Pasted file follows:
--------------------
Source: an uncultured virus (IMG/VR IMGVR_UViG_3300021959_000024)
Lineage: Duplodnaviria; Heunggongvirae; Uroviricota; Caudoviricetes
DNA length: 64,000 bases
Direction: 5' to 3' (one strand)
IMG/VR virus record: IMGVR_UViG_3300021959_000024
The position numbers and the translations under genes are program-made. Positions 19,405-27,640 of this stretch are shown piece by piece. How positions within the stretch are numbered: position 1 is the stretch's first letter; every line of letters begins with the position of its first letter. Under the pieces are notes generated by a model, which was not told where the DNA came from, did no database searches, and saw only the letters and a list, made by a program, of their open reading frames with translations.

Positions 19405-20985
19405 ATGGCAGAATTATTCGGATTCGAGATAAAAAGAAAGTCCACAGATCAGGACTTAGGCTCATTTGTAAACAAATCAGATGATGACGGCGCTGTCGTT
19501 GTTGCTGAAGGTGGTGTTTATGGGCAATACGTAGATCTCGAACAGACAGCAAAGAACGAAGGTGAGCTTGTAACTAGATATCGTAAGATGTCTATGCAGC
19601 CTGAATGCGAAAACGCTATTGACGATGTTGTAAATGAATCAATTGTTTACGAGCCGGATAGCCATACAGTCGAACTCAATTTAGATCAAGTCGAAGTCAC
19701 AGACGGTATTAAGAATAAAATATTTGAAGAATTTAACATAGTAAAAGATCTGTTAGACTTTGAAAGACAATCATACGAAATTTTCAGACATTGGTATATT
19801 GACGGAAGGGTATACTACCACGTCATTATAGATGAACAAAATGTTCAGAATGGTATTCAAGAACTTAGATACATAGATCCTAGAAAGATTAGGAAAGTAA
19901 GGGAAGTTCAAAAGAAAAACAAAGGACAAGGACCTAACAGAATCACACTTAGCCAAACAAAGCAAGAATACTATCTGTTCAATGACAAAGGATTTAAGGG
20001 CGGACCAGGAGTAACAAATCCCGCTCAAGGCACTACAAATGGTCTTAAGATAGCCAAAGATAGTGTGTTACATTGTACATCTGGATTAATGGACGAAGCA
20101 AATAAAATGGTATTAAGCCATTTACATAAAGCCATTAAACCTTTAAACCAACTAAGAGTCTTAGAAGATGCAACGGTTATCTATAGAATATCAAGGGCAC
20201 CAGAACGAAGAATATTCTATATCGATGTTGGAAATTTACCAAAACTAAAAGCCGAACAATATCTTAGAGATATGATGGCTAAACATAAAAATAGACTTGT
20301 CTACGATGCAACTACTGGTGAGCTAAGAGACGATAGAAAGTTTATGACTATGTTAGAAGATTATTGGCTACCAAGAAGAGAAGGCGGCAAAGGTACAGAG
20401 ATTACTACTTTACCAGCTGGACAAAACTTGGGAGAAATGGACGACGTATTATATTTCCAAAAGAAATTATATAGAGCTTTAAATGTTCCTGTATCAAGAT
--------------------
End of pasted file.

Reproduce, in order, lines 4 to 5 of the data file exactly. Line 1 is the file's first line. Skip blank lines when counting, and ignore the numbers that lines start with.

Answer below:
Direction: 5' to 3' (one strand)
IMG/VR virus record: IMGVR_UViG_3300021959_000024